Six months remain until the General Data Protection Regulation (GDPR) comes into force, transforming the way organisations collect, store, and process the personal data of individuals in the European Union, forever. Hefty fines and repercussions await those failing to comply; but what opportunities will the new regulations bring?
To find out, GingerMay PR brought together senior professionals across the media and advertising technology industries. Hosted by founder Victoria Usher, guests at the roundtable included Public Policy Consultant Nick Stringer; Richard Reeves of the AOP; Jon Mew of the IAB; Steve Chester of ISBA; Tanya Joseph of ISBA; Alex Timbs of Oath; Tobin Ireland of Smartpipe; Chris Bennett of Pixability; James Shoreland of Initiative; Adam Graham of The Marketing Group; and Keith Goldthorpe of Immediate Media.
Policy expert Nick Stringer kicked off discussions with an overview of the GDPR. The new law, he explained, must not be misinterpreted as a replacement of the ePrivacy Directive (aka ‘Cookie Law’). Uninformed businesses perceive the GDPR as a variation of existing legislation, but – while the GDPR builds on existing EU data protection law – it brings all data used in digital advertising within its scope. Therefore, it should not be approached in a blasé fashion. Why? Because the GDPR applies equally across EU markets, will have a global impact, and failure to comply with it carries a maximum penalty fine of up to €20m (£17.88m) or 4% of total global revenue of the preceding year, whichever is greater.
Legal ramifications aside, how are media and advertising companies interpreting the GDPR? According to Jon Mew, CEO at the Internet Advertising Bureau (IAB), advertisers are concerned but optimistic. The regulation will shakeup the digital advertising industry significantly, which relies on data to serve relevant ads to the most appropriate consumers. However, it also presents a necessary opportunity for advertisers to build more transparent relationships with consumers and benefit the digital ecosystem in the long run.
Tanya Joseph and Steve Chester from ISBA were concerned that many consumers do not realise that advertising funds many of the ‘free’ online services and content platforms they enjoy. The key opportunity of the GDPR lies in facilitating a value exchange between consumers and brands to create a basic transaction where consumers understand that they are trading their personal data for better experiences. Keith Goldthorpe, head of information management at Immediate Media, felt that consumer education on data is currently dependent on location and was hopeful that the GDPR will address this. Consumers in Germany, for example, are much more knowledgeable about their personal data than consumers in the UK and the US.
The opportunity to develop trust with consumers was at the heart of the roundtable discussion. For Adam Graham, CEO at The Marketing Group, the ad tech industry has been sophisticated, but clumsy with data practices, for too long. Chris Bennett, managing director Europe at Pixability, said clamping down on the use of data in the advertising industry is akin to parenting; there comes a point when you need to set clear boundaries and enforce rules before things spiral out of control. For the publishing industry in particular, the GDPR has the potential to reverse the negative impact seen by growing practices like ad blocking, which spawned from a lack of openness and education.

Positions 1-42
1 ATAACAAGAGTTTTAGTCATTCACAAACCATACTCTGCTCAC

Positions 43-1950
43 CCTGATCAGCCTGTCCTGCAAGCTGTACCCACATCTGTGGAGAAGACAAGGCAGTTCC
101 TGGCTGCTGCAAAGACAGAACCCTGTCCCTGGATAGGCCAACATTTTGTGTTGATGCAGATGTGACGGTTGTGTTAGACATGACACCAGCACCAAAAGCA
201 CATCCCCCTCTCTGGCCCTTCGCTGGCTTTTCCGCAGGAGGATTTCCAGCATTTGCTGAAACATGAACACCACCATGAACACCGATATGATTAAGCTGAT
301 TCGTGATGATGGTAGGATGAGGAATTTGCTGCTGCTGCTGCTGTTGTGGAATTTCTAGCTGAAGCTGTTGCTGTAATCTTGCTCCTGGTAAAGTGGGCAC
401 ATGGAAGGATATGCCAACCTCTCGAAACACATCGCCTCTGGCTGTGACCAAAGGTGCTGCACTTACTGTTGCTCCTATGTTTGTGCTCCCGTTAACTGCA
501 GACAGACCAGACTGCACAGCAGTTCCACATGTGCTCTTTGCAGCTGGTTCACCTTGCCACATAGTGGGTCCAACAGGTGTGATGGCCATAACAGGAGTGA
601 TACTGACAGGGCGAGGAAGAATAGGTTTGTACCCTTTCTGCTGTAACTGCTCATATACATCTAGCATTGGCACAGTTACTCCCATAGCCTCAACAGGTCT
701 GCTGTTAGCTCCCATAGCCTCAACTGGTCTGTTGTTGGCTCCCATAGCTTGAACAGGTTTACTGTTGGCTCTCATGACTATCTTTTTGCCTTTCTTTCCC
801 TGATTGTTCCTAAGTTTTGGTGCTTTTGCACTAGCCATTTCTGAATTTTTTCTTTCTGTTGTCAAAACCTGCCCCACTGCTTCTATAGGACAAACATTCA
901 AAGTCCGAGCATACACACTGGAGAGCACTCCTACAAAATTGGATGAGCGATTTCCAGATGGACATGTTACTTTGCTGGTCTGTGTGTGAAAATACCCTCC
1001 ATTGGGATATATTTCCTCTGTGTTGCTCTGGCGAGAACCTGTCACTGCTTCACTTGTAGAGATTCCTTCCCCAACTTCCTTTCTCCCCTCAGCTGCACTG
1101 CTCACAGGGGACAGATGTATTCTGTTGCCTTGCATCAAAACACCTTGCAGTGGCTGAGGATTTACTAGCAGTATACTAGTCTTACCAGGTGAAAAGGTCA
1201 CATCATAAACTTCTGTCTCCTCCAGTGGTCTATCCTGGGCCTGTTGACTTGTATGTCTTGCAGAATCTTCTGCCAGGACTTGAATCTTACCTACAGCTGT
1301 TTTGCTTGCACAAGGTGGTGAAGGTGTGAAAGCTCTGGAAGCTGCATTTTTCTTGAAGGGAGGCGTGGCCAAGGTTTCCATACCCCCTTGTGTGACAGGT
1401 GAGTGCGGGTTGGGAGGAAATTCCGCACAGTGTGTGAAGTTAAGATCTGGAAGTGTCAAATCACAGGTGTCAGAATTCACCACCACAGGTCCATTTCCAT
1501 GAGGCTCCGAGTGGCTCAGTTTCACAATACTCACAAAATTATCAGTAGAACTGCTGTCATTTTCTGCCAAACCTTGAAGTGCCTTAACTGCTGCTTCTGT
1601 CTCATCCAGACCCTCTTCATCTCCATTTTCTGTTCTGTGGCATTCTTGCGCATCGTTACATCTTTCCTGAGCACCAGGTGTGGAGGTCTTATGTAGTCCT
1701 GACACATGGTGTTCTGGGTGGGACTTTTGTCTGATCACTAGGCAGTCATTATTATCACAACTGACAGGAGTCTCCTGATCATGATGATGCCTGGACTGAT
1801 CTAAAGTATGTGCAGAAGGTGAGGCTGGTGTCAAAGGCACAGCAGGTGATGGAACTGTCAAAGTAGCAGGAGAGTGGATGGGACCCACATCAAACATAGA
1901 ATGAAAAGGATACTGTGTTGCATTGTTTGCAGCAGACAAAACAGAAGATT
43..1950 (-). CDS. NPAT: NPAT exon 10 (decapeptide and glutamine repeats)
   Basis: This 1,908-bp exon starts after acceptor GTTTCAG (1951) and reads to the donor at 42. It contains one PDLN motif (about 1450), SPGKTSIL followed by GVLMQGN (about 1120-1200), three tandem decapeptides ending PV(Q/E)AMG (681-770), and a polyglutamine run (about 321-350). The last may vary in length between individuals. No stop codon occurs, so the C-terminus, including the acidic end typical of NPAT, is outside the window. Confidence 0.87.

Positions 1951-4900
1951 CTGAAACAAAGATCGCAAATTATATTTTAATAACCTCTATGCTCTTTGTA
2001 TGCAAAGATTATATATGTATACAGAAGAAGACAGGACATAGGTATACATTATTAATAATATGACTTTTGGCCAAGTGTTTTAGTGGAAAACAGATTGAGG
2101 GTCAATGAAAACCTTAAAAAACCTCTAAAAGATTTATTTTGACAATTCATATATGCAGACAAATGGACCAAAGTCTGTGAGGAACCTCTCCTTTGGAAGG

Tobin Ireland, co-founder and CEO of Smartpipe, hopes that the GDPR will force the advertising industry to accept that current data practices must change. Too many companies are spending time with lawyers discussing the impending regulations when they should be taking action to rebuild their products in a privacy-compliant way. US companies, in particular, appear to lack understanding that the regulations will affect any business dealing with data from European citizens.
Jon Mew believed that users would be happy to share their personal data with advertisers if they understood what they were receiving in return. Problems arise, according to Jon, when data is extracted from consumers without their knowledge or without communicating why. Richard Reeves, managing director at the Association for Online Publishing (AOP), cited Netflix and Amazon Prime as key examples of users being willing to pay for content if they can put a value on what’s being given to them.
James Shoreland, chief client officer UK & EMEA at Initiative and board member at IAA UK, felt the industry hasn’t done enough to make the value exchange clear to consumers since the introduction of TV advertising. The commercial break is a historic example of an easy-to-understand value exchange between consumers and brands, and this simplicity seems to have been lost amid the complexity of emerging technology and the digital age.
Alex Timbs, international head of data and attribution at Oath, envisioned a future where consumers have unrestricted access to their personal data and the power to easily remove the information businesses hold about them. Alex believes that the GDPR will force businesses to provide consumers with transparency on how their data is being used and collected. For Steve Chester, it is also important that the industry better communicates to consumers how their personal data is being stored and protected. No one is ‘unhackable’ in today’s world, and all businesses have a social responsibility to treat consumer data like it’s their own.
While it remains clear that the GDPR provokes a range of reactions across the media and advertising industries, the key takeaway from the roundtable was that businesses of all sizes and sectors have a collective responsibility to manage consumer data ethically, consensually, and transparently.